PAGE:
Science, as a concept, is relatively new. Benjamin Franklin wasn’t a scientist probing the mysteries of amber and wool and electricity and ‘air baths’; he was a natural philosopher. Antonie van Leeuwenhoek was simply a man with a proclivity towards creating new and novel instruments. Robert Hooke was a naturalist and polymath, and Newton was simply a ‘man of science’. None of these men were ever called ‘scientists’ in their time; the term hadn’t even been coined yet.
The word ‘scientist’ wouldn’t come into vogue until the 1830s. The word itself was created by William Whewell, reviewing The Connexion of the Physical Sciences by Mary Somerville. The term used at the time, ‘a man of science’, didn’t apply to Mrs. Somerville, and, truth be told, the men of science of the day each filled a particular niche; Faraday was interested in electricity, Darwin was a naturalist. Mary Somerville was a woman and an interdisciplinarian, and the word ‘scientist’ was created for her.
Discovering Neptune, and Earth
The history of physics is in part the history of astronomy. Following the publication of Newton’s Principia, the observations of Kepler and Brahe, men of science had become very, very good at measuring and tracking the motions of the planets. There was a lack of a truly predictive quality to this science, though; what discoveries could be made with this new-found knowledge?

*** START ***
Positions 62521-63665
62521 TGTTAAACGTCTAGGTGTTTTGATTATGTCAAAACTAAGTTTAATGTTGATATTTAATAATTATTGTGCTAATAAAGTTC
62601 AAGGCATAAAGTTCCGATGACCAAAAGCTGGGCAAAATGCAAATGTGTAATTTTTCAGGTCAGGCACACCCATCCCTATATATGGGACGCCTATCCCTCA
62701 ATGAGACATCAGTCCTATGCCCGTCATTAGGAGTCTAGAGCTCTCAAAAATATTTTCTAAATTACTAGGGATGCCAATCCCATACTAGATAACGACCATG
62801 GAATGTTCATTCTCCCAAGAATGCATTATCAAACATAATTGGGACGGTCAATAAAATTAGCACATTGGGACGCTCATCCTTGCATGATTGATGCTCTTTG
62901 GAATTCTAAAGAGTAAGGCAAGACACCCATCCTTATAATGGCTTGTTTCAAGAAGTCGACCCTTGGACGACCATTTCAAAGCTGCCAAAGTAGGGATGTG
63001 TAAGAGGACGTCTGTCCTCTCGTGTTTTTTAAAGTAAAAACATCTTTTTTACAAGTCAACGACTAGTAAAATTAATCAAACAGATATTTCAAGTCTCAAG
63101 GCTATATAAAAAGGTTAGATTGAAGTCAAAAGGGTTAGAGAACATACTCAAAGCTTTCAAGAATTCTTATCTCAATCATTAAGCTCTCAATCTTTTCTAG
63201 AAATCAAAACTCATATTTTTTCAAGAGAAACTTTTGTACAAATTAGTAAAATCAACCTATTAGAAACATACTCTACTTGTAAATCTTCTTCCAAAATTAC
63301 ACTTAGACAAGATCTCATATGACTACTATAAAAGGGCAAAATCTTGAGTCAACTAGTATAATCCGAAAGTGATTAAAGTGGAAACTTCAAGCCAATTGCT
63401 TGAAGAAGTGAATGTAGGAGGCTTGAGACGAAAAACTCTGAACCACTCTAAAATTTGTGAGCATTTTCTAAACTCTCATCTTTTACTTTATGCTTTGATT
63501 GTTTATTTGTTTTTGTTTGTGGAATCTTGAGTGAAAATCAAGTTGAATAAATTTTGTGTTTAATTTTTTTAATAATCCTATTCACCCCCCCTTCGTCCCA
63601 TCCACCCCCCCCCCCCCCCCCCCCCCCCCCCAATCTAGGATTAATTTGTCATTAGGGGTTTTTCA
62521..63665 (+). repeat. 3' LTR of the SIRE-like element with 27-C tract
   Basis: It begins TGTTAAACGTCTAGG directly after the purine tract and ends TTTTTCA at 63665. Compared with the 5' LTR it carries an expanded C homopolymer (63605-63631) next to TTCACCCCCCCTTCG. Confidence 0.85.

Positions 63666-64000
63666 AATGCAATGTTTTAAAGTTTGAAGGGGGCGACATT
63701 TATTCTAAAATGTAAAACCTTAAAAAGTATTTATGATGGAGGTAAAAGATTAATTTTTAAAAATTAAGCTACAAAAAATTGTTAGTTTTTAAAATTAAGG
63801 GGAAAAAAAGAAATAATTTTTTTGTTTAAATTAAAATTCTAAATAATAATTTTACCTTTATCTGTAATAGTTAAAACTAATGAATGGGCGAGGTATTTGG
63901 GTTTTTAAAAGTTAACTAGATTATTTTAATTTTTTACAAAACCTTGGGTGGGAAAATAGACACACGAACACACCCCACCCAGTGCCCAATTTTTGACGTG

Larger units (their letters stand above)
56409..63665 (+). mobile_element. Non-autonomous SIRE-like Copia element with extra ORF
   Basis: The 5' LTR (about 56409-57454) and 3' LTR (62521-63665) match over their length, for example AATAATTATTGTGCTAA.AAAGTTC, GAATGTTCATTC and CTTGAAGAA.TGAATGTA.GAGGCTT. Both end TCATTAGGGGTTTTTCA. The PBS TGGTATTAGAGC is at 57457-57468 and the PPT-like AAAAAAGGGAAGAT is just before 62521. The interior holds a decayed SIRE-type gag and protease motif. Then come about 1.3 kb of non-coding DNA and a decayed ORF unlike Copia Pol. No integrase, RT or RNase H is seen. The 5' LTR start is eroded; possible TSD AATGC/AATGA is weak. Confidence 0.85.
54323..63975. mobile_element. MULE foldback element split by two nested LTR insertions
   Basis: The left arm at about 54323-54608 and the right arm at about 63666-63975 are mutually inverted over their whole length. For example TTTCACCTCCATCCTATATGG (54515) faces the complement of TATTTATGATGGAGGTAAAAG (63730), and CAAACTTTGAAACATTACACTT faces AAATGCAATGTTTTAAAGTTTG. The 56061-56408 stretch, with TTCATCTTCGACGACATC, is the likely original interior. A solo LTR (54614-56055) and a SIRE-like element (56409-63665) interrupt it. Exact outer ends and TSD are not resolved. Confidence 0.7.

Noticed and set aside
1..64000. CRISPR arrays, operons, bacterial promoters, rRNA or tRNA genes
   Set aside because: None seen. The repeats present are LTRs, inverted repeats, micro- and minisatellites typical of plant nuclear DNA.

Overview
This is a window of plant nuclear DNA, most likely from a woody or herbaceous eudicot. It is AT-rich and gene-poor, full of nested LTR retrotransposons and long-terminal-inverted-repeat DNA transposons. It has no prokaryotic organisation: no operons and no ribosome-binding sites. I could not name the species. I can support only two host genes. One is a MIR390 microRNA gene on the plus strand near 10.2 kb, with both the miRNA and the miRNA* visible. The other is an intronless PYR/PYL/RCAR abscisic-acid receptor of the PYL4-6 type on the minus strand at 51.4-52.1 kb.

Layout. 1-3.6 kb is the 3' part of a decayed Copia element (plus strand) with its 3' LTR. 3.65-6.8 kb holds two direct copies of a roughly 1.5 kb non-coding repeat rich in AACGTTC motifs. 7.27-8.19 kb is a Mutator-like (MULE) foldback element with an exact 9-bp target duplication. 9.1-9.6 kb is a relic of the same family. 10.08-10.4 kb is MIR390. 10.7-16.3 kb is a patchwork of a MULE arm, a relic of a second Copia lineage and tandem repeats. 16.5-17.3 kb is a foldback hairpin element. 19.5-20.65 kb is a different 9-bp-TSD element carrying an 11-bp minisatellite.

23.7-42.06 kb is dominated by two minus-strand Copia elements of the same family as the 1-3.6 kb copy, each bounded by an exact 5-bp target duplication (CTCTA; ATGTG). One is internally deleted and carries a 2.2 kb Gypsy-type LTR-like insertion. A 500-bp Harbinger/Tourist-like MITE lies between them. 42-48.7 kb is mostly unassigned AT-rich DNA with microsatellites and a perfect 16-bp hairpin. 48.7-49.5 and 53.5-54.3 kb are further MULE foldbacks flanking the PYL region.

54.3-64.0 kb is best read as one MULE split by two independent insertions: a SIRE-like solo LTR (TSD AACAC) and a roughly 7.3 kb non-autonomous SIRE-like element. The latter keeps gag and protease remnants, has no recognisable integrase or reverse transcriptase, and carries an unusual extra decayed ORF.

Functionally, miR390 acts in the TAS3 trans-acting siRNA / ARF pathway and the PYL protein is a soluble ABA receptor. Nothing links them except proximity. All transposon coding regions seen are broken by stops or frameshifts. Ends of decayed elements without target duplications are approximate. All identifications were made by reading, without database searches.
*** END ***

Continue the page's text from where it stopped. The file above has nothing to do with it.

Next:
This opportunity would arise in the late 1700s with the discovery of Uranus by William Herschel. The first new planet, along with the discovery of Ceres and other main belt asteroids in the 1800s, would provide astronomers with a wealth of data to catalog, new planets to find, and new discoveries to be made.
In 1831, Somerville would publish Mechanism of the Heavens, a 700-page tome describing the entirety of celestial mechanics. In this book, Somerville described the pull of gravity on the surface of the sun and planets, the pull of gravity on Earth, determined by the period of a pendulum, and a solution to a problem that stumped Kepler, finding the true anomaly of an orbit, or the angle between the direction of the periapsis and the current position of the celestial body.
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